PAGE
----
DEKALB COUNTY, GA—The DeKalb Pastors Christian Alliance will unite to pray for the DeKalb County School District (DCSD) as the first phase of the district’s students prepare to return to classrooms on Tuesday, March 10.
The Alliance has invited DeKalb Schools Superintendent Cheryl Watson-Harris, DeKalb School Board members, teachers and school personnel to join the virtual prayer, which will be held 5:30 to 6:30 p.m. on March 9. Participants should text DeKalbPrays to 797979 for the Zoom link.
“We want to pray for wisdom and covering and protection over our students and all school personnel as students in DeKalb return to school. We want to help ease any anxiety they may have concerning the COVID-19 pandemic,” said Pastor Lee May, who chairs the Alliance and is founder of Transforming Faith Church in Decatur.
DeKalb students will begin returning to in-person instruction in phases. Pre-kindergarten, kindergarten, first grade, second grade, sixth grade and ninth-grade students are scheduled to return on March 9. The remaining grade levels will start on Monday, March 15. Students will be learning in person part of the time and online part of the time.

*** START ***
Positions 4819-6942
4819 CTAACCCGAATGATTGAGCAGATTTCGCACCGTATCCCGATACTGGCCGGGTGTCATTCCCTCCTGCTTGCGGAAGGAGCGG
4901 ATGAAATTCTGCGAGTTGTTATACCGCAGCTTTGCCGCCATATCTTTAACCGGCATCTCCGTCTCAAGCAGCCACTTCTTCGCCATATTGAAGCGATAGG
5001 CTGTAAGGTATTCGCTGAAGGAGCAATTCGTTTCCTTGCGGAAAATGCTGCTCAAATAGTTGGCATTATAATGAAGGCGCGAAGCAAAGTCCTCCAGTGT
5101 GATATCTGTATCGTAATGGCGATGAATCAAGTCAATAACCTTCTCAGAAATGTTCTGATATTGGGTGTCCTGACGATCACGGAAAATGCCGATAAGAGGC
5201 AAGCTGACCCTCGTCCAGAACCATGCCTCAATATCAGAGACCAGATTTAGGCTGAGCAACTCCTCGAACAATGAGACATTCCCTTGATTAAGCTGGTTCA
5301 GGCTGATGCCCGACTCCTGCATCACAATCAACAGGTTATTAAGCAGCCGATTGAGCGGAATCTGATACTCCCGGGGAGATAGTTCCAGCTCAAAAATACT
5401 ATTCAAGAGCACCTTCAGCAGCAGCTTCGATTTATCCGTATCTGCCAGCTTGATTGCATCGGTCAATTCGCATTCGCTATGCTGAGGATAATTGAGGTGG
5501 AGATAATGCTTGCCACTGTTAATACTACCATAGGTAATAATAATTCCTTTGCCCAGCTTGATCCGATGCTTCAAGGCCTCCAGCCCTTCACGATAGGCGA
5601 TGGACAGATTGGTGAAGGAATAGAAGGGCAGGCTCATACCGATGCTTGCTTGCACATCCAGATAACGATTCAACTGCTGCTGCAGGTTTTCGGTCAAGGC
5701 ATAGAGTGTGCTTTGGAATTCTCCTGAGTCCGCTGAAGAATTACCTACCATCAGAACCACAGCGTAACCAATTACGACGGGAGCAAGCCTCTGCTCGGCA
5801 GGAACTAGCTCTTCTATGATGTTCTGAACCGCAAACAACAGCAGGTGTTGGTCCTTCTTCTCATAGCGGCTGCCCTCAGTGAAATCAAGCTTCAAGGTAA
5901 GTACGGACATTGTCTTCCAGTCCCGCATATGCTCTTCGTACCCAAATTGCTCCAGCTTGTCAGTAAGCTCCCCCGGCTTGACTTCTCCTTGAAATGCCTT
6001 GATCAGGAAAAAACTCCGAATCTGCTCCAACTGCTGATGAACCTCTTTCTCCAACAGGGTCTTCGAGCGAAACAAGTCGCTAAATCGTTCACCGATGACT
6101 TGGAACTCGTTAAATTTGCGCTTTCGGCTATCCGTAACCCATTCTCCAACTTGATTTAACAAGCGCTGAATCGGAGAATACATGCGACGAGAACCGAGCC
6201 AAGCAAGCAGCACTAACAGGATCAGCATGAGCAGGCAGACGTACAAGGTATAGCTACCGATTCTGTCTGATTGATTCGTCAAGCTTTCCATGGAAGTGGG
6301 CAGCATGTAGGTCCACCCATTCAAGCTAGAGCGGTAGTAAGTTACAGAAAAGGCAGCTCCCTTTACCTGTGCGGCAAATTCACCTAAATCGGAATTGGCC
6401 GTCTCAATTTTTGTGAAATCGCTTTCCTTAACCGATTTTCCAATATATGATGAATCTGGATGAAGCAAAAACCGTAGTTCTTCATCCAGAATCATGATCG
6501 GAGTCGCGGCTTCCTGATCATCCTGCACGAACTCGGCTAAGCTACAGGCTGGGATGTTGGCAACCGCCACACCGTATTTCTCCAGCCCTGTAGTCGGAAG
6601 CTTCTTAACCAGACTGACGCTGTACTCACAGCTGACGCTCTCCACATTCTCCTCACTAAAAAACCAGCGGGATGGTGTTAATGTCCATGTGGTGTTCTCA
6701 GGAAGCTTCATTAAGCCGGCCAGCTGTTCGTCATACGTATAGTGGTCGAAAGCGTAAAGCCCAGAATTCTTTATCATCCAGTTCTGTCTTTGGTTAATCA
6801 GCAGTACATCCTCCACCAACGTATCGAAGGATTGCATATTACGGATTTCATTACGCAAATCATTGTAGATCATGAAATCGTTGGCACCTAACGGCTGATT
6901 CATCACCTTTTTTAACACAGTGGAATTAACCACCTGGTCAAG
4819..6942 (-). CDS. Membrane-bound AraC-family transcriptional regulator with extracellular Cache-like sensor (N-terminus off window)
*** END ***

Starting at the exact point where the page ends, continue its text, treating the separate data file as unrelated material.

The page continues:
Schools will organize all classes into two cohorts based on last name and/or instructional program to adhere to social/physical distancing requirements, facilitate testing and contact tracing, and minimize transmission across cohorts, the district said in a statement.
Opponents, however, have blasted the superintendent and School Board, saying the plan is not one that ensures the safety of students and school personnel.
“This superintendent nor the Board care anything about our children. The buildings are not ready to accommodate staff nor students,” said Deborah Jones, who heads the Organization of DeKalb Educators. “What will the answer be when someone, staff or student dies or infects an entire school? Mr. Varnum was dead almost a week when the district finally mentioned his name. Is this what we want?”
Jones was speaking of Washington Varnum Jr., 54, a campus supervisor at Henderson Middle School, who died from complications from the coronavirus, according to his family. Jones was hospitalized with COVID-19 on New Year’s Day, where he remained in the intensive care unit until his death on Feb. 1.
DeKalb educators and supporters have expressed concern to county officials and state lawmakers about returning to schools as they learn about more cases of the corona virus in school communities.